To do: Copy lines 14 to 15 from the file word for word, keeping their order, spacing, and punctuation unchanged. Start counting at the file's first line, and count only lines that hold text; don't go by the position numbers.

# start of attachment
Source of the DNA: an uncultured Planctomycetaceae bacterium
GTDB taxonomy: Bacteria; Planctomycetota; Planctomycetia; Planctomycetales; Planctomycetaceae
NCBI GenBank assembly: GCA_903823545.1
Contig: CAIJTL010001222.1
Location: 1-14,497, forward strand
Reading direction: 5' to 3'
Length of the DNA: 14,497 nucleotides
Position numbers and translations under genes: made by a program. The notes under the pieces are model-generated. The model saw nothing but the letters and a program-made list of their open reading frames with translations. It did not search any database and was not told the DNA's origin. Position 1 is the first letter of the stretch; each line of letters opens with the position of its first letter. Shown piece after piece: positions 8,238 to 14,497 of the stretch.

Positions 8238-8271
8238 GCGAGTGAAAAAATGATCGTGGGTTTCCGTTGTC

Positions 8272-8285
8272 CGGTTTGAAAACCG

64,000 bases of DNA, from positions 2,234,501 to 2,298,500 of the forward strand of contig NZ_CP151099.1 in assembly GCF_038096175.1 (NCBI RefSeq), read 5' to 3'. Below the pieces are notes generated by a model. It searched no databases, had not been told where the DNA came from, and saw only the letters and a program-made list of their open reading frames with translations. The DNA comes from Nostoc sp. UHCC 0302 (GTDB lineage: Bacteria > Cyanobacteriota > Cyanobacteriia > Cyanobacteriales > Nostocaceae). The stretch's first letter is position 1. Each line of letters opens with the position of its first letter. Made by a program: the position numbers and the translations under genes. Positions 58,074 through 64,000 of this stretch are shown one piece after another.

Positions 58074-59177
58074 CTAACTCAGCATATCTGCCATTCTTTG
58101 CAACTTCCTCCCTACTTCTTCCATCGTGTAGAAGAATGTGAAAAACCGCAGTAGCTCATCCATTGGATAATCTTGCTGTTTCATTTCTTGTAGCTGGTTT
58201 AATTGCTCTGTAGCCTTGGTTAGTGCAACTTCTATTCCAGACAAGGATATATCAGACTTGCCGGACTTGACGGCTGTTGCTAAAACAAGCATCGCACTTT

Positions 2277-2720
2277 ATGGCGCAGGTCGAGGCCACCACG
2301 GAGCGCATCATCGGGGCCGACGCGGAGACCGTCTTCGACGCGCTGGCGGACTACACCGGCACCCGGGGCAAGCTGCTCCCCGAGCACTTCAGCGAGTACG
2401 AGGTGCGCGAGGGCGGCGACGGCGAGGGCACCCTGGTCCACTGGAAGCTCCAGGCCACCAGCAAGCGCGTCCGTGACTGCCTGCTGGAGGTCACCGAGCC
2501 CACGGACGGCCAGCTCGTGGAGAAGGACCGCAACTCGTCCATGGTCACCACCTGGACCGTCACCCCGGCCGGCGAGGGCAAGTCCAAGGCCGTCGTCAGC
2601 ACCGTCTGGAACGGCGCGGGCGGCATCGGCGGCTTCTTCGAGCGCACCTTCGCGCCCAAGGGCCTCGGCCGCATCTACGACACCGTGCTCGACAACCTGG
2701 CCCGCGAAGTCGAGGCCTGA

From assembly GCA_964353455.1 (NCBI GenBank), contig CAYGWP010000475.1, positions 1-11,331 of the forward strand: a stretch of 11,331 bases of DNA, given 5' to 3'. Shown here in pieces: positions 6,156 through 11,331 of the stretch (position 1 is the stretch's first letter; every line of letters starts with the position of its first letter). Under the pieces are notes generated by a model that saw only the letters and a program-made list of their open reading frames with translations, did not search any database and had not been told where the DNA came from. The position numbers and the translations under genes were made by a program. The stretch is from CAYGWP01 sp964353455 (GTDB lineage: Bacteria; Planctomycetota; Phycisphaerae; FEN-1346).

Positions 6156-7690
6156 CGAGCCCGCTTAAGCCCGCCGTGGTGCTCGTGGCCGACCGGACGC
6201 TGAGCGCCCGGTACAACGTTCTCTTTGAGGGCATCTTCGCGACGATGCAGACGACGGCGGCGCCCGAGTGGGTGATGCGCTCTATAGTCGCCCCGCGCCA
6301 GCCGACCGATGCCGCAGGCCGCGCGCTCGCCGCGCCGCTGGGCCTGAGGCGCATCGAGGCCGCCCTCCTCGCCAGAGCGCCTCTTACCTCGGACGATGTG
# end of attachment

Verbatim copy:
Positions 58074-59177
58074 CTAACTCAGCATATCTGCCATTCTTTG